Software architecture is an emergent property

If you pay attention to complexity theorists you might notice that they start by emphasizing the difference between various classes of problems. For example, the Cynefin framework distinguishes between simple, complicated, complex, chaotic (there is also disorder, but let's leave it for another time).

The typical issues in software development oscillate between the complicated and complex domains. On the one hand, a complicated problem is a deterministic one. In a complicated domain, you detect problems, devise analyses for them and extract precise answers that you apply directly.

One the other hand, a complex problem is one that is not necessarily repeatable, and it is the result of multiple agents interacting with each other. In a complex domain, it is essentially impossible to predict outcomes precisely. Instead you start from a hypothesis that seems to make sense, you check it to build an empirically verified theory, and then you react.

Complex is not necessarily worse than complicated. Neither is the other way around. However, it is important to distinguish between them because otherwise you risk of approaching a complex problem through a complicated mindset.

Controlling software architecture has long been approached as a command and control type of problem: the architect lays out a master plan at the beginning, and development follows it in every detail. In the best case, some adjustments are allowed during development, but they are always subject of architect's approval. According to this view, architecture is a deterministic artifact and it approached from the point of view of a complicated mindset.

A different point of view says that architecture is not a picture, but the structure defined in the code. The current structure of the code is the result of multiple forces. Multiple developers work at the same time in different corners of the system in order to build new functionalities. Developers work together with product owners, testers, designers and other stakeholders and the system is shaped as a result of this interaction - often relying on social behavior rather than on rigorous planning. Furthermore, the actual technical solutions are not built in vacuum, but they are also subject to the constraints posed by the existing state of the system, and by the underlying technologies and frameworks used in the system.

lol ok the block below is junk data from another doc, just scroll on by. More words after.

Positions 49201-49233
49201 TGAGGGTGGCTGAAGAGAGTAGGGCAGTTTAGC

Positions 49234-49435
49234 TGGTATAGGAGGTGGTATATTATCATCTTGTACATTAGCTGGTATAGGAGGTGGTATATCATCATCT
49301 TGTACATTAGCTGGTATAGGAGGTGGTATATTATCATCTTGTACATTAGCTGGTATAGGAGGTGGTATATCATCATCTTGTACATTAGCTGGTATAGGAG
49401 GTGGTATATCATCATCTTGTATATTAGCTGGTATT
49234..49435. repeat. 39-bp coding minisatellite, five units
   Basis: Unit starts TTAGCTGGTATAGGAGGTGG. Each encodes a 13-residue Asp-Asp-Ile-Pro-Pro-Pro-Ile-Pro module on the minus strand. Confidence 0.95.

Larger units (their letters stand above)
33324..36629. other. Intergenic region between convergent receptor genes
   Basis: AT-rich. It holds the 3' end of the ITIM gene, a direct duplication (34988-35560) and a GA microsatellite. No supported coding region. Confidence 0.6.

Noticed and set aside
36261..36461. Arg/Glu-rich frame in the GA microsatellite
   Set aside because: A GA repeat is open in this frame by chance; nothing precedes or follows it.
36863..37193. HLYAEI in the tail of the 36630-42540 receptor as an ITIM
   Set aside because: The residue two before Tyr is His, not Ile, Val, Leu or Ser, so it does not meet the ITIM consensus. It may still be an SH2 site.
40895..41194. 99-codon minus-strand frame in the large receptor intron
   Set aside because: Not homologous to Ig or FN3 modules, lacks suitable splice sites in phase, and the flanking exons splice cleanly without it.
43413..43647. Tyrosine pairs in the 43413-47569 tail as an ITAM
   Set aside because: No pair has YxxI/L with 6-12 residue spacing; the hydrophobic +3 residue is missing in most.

In other words, architecture is an emergent property produced by multiple agents interacting constantly with each other. This places architecture in the complexity realm.

This suggests that approaching architecture through a prescribed ordered (or even worse, simple) lenses can have a limited impact. More suitable is to rely on setting boundaries and using attractors. For an entertaining brief explanation of how to steer emergent behavior, listen to Dave Snowden's comparison of the different ways of organizing a children's party.

A key element of this approach is that neither the boundaries nor the attractors are static. Instead, they are to be reshaped constantly in order to achieve desired emergent properties.

Daily assessment offers a game for steering the architecture. The game combines social interactions with hard checks against the actual data. Architecture is constrained through an explicit contract between all players. This contract changes over time through social interactions and common decisions. No single person is in control, yet the situation is controllable.

An interesting effect of this approach is that if you want to control the quality of the architecture, you focus less on what exists in the system at any given time, and more on the types of problems that are being explicitly looked at. For example, as long as developers only look for granular issues related to low level technological issues (such as memory leaks), you should not be too confident on the overall architecture. Once high level constraints are placed on dependencies, or on domain-specific patterns, your confidence level should raise.

In this game, the current state is less important. The level of the game matters more.

Posted by Tudor Girba at 22 September 2013, 3:50 pm with tags assessment, daily, economics link